OpenPOWER: The First Fight Isn’t Intel, It’s ARM

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    I attended the OpenPOWER Summit this week, which was held in conjunction with the NVIDIA GPU Technology Conference (GTC). This event is part of IBM’s huge effort to provide an alternative to x86 on servers and it is using a strategy similar to what worked against Microsoft with Linux. In fact, Canonical (Ubuntu) was on stage sharing its experience with exactly how to do this. There was a lot of anti-Intel rhetoric, but it struck me that Intel really isn’t the first target. It is ARM, which is currently backed by HP in a product code-named Moonshot, in a vastly weaker effort to provide an alternative to Intel.

    Interestingly, IBM effectively created Intel back when it worked with Microsoft to create the IBM PC. And early last decade, HP was Intel’s most powerful partner until Itanium, a joint effort between the two companies, failed. Now these two once powerful Intel allies are on different paths to create a strong alternative to Xeon and Intel’s dominance.

    Let’s look at the two efforts.

    HP vs. IBM

    IBM has been pared down, much like Apple was pared down in the 1990s by Steve Jobs into a very focused enterprise company. Its SoftLayer acquisition basically gives it three powerful pillars, each working together to hold the company up. Cloud services, on premise hardware and software, and traditional IT services create a comparatively focused set of products targeting well-defined enterprise-class companies and major industries.

    Led by a CEO, Virginia Rometty, who was groomed throughout most of her career to lead the company, and a seasoned set of executives mostly equally trained and groomed at IBM, the firm is unique in the market and not only because it is one of a handful of companies over a century old.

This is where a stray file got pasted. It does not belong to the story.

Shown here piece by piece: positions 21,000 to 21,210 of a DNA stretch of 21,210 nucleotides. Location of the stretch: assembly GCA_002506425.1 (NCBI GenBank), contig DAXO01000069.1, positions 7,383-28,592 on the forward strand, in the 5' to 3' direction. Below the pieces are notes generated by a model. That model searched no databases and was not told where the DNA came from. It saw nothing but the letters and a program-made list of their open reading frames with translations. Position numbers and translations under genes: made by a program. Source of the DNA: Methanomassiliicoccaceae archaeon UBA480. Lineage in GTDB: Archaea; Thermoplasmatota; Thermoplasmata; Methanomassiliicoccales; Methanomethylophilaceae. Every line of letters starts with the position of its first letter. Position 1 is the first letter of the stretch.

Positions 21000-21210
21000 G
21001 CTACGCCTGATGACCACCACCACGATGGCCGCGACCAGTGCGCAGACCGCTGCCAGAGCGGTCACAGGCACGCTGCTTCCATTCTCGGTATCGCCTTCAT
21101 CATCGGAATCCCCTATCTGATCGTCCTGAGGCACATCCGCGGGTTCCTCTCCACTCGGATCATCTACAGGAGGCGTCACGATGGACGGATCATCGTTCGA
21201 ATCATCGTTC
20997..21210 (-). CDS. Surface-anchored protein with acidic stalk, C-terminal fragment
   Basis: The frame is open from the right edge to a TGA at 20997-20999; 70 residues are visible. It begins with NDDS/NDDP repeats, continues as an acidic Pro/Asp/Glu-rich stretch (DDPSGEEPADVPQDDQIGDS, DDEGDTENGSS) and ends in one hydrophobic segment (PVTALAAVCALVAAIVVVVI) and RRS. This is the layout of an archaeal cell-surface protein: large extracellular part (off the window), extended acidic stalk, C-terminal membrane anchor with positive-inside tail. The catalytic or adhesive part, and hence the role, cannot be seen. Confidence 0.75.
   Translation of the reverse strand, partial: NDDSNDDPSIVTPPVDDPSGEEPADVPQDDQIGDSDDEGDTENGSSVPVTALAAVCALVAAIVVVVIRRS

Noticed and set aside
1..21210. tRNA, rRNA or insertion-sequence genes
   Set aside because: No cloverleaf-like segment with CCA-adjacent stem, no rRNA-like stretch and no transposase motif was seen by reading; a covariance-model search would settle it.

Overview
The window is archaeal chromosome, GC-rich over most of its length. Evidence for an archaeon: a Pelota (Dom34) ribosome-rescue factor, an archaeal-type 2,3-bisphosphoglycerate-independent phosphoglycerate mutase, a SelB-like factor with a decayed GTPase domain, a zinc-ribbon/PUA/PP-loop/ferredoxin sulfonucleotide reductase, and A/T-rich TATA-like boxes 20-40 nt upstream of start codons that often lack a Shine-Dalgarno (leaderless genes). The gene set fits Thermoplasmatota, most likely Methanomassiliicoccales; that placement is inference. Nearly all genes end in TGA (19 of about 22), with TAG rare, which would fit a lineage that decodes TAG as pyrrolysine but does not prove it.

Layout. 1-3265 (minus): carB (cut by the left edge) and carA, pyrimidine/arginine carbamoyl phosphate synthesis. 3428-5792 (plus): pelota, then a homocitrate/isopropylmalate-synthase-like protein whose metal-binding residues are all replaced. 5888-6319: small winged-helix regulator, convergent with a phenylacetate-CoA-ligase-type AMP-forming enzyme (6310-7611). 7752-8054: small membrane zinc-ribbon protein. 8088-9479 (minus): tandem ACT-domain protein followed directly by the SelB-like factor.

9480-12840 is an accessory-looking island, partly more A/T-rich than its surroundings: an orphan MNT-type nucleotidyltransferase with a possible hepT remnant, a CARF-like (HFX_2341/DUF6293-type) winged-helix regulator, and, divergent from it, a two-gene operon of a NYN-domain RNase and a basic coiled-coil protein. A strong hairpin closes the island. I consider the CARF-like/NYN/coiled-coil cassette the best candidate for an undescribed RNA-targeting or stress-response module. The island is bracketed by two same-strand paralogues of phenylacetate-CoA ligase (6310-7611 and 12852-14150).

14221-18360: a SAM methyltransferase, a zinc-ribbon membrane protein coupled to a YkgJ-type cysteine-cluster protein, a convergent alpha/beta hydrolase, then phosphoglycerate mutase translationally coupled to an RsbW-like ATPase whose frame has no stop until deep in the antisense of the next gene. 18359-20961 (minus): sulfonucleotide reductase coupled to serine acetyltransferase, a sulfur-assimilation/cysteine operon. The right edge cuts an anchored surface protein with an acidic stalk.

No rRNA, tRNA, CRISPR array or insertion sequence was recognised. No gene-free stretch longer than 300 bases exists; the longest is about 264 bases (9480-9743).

IBM has pivoted on Power, having spun out its Intel-based x86-based server and client businesses to Lenovo, its efforts are tightly focused on creating a powerful alternative to Intel’s dominance.

    In comparison, HP is a bit of a mess. HP has had a series of layoffs but its complexity largely remains the same decade over decade. It is going to attempt to spin out PCs and printers and along with that, most of its debt, but it is still uncertain whether investors will bless that move. HP not only continues to sell a massive number of x86 systems, but it hasn’t even been able to retire all of its Itanium efforts yet and it is planning to bring out yet another new technology, memristor, in the same time frame that it is attempting the ARM pivot. Doing one pivot at a time is incredibly difficult; doing two should be impossible even for a focused company.

    Its executive leadership is all over the map, with a CEO who failed as a politician and bailed out of eBay while it was still relatively small, and a mismatched group of executives from a variety of companies with no apparent long-term connections to their CEO. It has little consistency, and the strongest unit is actually becoming the PC unit, which is the one it is saddling with debt and then dumping.

    Add to this that ARM, while dominant on mobile devices, is basically nowhere on servers yet, compared to Power which, thanks largely to IBM, is actually a viable server platform today.